New Orleans has long been celebrated for its Cajun cuisine, which originated along Louisiana’s bayou. The local fare starts with three key ingredients — green peppers, onions and celery — and combines French and Southern flavors to create original dishes such as gumbo and boudin, a spicy Cajun sausage. While the food attracts visitors to local restaurants, the jazz makes a nice pairing that entices them to stay. Most of the area’s Cajun restaurants offer live jazz almost every day of the week. Add a glass of bourbon to the mix and visitors will soon realize why the city’s motto "Laissez les bons temps rouler" or "Let the good times roll" isn’t just a saying. Here are five Cajun restaurants worth celebrating.
Located in the heart of the French Quarter, Arnaud’s combines two area favorites: jazz and Creole cuisine. Ever since originally opening in 1918, the restaurant has served up classic New Orleans dishes such as alligator sausage or the signature shrimp Arnaud dish, made with Gulf shrimp, marinated in a tangy, Creole remoulade sauce. The Jazz Bistro features live New Orleans jazz, while the French 75 bar features a custom-built bar that dates back to the late 1800s. Note: The main dining room honors a classic New Orleans, as gentleman are asked to wear jackets, and flip-flops are not permitted.
Since 1946, locals have been coming to Brennan’s Restaurant for its famous breakfast dish, the Eggs Hussarde, which consists of poached eggs served over Holland rusks and Canadian bacon, topped off with Marchand de Vin sauce. The restaurant is also ideal for a candlelit dinner, with local seafood and veal as well as wine available from a 35,000-bottle wine cellar available as just a few menu options from which to choose. As the birthplace of the local favorite Banana’s Foster dish, guests will want to finish off any meal with this flambéed dessert.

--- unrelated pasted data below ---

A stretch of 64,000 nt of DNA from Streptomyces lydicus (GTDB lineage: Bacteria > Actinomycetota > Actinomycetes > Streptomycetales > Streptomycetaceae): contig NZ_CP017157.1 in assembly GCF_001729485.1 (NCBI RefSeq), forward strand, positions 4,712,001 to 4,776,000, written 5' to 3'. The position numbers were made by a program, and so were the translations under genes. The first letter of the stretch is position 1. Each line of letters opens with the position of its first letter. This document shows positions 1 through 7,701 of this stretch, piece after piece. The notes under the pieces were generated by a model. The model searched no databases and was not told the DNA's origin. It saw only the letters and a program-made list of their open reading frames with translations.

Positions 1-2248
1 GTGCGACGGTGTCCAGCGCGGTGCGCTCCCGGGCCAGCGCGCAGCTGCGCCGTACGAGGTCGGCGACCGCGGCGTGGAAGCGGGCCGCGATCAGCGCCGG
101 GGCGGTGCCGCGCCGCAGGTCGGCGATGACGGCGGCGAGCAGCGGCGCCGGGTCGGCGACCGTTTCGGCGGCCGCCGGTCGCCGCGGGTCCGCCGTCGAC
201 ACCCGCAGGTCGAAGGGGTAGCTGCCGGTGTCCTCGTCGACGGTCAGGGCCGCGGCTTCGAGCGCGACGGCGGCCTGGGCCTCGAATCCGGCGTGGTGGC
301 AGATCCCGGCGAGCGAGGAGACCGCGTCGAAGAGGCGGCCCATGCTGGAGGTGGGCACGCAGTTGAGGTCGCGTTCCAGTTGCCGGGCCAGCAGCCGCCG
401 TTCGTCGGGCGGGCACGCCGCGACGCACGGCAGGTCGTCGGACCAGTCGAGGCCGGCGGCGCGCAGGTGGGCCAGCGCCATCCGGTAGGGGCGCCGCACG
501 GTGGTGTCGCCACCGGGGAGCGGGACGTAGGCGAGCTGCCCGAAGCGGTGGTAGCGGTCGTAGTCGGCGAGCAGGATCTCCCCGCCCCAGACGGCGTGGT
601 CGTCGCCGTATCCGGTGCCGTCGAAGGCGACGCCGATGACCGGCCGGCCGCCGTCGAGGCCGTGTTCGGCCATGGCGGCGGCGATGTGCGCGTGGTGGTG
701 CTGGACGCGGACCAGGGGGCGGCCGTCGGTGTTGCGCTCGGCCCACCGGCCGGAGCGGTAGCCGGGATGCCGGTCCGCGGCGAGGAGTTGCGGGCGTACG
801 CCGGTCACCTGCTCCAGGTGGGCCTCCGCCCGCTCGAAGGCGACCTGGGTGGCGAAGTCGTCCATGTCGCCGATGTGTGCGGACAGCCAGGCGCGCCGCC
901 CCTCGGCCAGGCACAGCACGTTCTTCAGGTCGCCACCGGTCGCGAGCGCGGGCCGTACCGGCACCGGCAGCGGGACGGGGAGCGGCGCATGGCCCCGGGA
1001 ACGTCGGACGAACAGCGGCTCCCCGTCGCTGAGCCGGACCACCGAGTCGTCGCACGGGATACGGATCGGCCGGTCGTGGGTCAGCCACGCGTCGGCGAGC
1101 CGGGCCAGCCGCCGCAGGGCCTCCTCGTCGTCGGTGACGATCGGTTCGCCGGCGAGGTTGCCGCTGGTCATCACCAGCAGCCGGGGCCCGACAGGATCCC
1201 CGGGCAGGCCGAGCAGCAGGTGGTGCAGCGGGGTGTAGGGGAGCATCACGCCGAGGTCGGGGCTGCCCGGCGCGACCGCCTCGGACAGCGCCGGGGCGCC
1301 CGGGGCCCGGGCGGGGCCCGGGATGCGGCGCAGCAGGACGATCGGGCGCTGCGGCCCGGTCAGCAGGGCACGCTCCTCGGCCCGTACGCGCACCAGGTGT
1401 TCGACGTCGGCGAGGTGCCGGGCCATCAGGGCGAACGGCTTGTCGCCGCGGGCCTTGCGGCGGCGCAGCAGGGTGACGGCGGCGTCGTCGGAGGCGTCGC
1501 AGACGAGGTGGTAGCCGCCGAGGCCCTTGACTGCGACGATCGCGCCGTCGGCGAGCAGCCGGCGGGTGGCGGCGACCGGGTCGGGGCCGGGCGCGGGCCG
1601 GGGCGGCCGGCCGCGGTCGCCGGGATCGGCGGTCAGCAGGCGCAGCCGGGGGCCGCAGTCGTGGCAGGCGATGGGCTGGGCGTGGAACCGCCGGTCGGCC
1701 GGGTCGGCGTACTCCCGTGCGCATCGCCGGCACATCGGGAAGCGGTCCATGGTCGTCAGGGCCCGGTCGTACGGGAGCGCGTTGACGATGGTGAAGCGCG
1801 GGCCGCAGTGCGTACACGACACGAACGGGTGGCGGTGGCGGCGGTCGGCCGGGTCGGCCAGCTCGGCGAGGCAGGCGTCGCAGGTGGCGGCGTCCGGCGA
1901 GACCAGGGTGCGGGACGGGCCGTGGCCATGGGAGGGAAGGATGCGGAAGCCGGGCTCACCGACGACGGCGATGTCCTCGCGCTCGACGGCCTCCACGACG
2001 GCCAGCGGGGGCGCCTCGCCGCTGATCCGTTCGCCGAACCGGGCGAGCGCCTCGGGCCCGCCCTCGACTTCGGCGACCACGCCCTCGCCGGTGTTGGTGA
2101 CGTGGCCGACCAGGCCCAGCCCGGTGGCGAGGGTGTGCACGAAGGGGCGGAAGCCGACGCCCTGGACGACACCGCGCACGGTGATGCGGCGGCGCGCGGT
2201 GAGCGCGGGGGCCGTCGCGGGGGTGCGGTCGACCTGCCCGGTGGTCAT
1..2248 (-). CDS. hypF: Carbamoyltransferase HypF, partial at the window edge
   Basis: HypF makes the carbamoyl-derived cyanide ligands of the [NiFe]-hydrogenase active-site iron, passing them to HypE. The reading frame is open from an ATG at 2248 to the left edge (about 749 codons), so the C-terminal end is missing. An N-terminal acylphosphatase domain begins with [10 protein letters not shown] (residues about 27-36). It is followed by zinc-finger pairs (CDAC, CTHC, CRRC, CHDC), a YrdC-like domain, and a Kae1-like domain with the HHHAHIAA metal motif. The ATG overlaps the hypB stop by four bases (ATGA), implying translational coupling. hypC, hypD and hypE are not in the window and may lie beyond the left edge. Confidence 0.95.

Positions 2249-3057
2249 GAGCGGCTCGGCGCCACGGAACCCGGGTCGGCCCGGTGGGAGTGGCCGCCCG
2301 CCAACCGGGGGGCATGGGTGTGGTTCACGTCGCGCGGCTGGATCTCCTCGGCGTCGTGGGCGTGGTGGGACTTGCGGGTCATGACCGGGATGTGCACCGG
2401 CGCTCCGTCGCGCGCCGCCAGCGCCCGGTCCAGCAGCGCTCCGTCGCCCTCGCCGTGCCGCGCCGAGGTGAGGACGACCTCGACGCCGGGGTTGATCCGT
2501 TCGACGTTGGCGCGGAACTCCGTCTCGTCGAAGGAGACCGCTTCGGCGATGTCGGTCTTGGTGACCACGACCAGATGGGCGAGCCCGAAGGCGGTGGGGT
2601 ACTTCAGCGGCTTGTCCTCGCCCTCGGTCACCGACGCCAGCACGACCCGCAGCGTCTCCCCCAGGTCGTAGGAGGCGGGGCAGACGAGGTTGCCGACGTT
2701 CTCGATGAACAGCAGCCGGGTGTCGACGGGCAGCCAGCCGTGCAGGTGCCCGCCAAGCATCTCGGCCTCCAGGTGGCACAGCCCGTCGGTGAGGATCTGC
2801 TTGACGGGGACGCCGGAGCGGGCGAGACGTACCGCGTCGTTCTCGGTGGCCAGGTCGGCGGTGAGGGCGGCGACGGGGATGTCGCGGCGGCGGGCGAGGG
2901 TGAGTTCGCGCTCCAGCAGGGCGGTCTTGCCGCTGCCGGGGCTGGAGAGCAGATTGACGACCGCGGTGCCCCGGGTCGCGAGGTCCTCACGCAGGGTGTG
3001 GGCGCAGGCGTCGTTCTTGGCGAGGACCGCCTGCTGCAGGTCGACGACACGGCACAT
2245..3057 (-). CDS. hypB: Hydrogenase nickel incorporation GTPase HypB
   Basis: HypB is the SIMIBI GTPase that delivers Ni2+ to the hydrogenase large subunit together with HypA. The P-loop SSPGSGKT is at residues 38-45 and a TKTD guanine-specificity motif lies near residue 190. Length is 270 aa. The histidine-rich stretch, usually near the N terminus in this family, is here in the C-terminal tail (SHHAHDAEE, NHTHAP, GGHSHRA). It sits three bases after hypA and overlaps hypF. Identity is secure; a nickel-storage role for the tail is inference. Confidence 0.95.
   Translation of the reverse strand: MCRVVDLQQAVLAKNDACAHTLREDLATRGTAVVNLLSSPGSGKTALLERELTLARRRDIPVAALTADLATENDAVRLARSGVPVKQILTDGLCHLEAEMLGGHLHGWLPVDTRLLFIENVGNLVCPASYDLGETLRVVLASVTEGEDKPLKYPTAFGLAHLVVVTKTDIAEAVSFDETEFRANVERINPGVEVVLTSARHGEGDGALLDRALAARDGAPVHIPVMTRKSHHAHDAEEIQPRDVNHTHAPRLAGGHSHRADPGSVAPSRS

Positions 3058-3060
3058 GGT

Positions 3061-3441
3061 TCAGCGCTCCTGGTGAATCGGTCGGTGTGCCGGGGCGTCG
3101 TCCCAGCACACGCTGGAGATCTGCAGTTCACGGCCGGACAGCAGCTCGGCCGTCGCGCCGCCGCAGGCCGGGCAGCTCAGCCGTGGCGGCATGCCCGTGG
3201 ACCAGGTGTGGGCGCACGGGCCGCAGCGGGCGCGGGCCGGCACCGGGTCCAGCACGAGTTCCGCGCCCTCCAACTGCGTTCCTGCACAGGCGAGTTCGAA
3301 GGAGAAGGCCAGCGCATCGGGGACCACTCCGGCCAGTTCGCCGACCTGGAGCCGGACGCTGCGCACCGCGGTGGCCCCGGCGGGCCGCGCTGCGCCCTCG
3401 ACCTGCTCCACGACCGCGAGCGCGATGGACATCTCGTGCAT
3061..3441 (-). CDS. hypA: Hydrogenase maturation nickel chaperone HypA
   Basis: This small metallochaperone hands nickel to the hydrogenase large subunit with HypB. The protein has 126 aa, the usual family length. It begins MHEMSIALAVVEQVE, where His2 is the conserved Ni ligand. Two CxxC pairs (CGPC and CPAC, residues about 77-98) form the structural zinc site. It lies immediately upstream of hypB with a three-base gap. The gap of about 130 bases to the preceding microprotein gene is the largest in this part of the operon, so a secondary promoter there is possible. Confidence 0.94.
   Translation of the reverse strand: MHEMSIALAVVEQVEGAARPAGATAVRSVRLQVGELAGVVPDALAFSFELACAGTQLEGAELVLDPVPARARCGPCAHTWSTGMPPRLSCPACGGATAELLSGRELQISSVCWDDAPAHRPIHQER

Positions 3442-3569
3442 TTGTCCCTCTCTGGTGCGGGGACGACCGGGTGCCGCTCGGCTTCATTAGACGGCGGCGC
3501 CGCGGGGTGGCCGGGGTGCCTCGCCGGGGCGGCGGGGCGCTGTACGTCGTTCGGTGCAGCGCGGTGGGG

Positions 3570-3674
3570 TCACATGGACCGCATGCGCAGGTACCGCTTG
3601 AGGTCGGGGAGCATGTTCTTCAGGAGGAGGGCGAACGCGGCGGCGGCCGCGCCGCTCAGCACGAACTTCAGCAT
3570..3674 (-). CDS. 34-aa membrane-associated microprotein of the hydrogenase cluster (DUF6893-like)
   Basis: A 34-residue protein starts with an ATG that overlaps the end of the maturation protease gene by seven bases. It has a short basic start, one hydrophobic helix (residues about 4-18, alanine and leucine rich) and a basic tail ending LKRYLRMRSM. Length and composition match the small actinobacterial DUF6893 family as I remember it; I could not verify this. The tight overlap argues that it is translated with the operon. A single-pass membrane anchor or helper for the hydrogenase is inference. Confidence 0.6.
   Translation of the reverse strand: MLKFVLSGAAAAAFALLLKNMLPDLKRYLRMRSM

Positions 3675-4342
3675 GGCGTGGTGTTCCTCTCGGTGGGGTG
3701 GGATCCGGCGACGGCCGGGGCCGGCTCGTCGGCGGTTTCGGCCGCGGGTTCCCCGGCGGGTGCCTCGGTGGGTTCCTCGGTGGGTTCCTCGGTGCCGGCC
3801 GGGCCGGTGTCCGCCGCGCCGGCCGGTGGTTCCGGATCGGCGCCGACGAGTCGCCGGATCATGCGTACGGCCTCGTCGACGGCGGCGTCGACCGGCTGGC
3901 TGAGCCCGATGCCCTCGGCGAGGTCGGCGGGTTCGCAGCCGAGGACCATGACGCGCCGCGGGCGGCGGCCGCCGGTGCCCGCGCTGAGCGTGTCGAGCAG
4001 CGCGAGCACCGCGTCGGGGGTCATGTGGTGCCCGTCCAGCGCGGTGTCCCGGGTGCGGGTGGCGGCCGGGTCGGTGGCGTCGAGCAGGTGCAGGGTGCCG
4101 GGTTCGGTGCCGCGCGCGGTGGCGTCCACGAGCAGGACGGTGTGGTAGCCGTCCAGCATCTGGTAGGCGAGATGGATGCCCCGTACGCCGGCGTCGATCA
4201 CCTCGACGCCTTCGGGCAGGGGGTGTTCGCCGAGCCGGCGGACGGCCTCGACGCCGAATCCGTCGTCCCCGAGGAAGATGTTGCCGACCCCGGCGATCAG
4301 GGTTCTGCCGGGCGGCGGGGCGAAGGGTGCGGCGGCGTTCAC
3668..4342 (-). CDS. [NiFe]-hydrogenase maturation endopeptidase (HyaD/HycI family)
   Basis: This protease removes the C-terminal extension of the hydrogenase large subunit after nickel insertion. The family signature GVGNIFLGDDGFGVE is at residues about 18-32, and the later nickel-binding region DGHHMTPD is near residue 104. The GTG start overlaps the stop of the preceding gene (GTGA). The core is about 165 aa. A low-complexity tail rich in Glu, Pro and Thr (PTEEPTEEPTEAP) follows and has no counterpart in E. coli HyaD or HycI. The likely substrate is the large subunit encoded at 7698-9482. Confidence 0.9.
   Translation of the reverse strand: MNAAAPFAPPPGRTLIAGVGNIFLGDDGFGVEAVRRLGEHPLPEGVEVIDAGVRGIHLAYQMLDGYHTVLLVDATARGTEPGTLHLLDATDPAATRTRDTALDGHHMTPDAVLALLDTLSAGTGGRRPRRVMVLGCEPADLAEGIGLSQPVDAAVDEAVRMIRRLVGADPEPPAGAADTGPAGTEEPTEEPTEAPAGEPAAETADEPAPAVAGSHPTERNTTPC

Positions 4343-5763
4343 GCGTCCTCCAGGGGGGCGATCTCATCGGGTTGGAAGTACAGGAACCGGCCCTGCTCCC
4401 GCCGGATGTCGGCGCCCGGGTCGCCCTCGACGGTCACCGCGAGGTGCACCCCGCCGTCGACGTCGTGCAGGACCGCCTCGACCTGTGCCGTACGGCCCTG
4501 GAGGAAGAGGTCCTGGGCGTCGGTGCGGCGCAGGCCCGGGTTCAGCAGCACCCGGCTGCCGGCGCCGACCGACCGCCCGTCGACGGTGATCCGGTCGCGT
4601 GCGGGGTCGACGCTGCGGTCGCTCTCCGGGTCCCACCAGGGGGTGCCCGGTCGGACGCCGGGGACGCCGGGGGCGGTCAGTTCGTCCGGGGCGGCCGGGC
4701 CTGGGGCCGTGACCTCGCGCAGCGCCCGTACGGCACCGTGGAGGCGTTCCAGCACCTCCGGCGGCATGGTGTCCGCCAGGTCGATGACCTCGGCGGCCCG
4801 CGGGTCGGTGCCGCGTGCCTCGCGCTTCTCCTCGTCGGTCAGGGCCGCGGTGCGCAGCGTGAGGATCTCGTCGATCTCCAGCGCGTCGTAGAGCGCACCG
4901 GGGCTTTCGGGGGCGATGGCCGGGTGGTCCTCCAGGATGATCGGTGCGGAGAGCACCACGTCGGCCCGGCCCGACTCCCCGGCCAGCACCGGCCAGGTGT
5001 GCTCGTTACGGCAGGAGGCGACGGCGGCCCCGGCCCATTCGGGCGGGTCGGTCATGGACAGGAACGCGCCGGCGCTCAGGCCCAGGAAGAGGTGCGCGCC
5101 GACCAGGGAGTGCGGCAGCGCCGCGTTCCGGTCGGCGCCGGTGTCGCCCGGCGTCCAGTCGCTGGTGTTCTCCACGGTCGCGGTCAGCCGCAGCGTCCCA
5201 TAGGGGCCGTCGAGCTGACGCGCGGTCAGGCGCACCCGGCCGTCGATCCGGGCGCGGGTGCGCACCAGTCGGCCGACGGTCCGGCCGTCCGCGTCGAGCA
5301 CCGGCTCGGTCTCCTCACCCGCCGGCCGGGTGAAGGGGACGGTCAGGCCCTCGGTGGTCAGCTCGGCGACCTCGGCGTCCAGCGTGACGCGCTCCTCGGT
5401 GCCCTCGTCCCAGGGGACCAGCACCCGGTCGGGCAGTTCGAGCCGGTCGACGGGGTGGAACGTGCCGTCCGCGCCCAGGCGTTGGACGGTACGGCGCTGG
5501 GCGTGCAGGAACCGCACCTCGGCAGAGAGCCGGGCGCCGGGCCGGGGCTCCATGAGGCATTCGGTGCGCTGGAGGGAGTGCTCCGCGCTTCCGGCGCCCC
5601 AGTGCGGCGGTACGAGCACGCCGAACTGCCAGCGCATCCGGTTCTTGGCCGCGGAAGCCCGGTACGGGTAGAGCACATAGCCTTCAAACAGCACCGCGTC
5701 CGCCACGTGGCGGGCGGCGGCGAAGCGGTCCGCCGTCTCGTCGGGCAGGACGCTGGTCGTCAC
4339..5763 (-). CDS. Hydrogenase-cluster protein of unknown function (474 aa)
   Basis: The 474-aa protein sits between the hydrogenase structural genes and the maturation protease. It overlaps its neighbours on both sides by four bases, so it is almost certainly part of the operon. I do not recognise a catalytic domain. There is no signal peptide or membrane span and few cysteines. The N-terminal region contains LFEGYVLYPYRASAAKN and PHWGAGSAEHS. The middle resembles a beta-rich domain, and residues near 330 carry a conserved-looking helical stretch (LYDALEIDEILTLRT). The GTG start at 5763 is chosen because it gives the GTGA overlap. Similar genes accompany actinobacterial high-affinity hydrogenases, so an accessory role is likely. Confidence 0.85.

Palace Café, housed in the historic Werlein’s music building, has its own take on Cajun cuisine. Take the crabmeat cheesecake, for instance. The restaurant’s signature dish features crabmeat baked in a pecan crust with a wild mushroom sauté and Creole meuniere. Locals come for the happy hour, which offers $5 small plates and specialty cocktails. Eat outside on the restaurant patio for some excellent people watching along Canal Street.
Named after sisters Emma and Bertha Camors, The Court of Two Sisters is another standout brunch spot. The jazz brunch offered daily features a jazz trio that walks around diners that fill up their plates with egg dishes as well as boiled shrimp or crawfish, Cajun pasta and grits. The must-have turtle soup and Creole jambalaya are offered in the afternoon. While the food and music are an obvious draw, the dining room’s French doors open up onto a quintessential French Quarter courtyard shaded by big trees decorated with lights.
Cochon restaurant is named after the French word for pig, and its menu proves why. The chef uses locally sourced pork to create dishes such as smoked pork ribs, onion braised pork cheeks, grilled pork shoulder and smoked ham hock. Of course, other Cajun goodies such as fried alligator, catfish courtbouillon and shrimp and deviled egg gumbo are just as noteworthy. The restaurant even has an in-house butcher shop to guarantee customers get the best cuts of meat.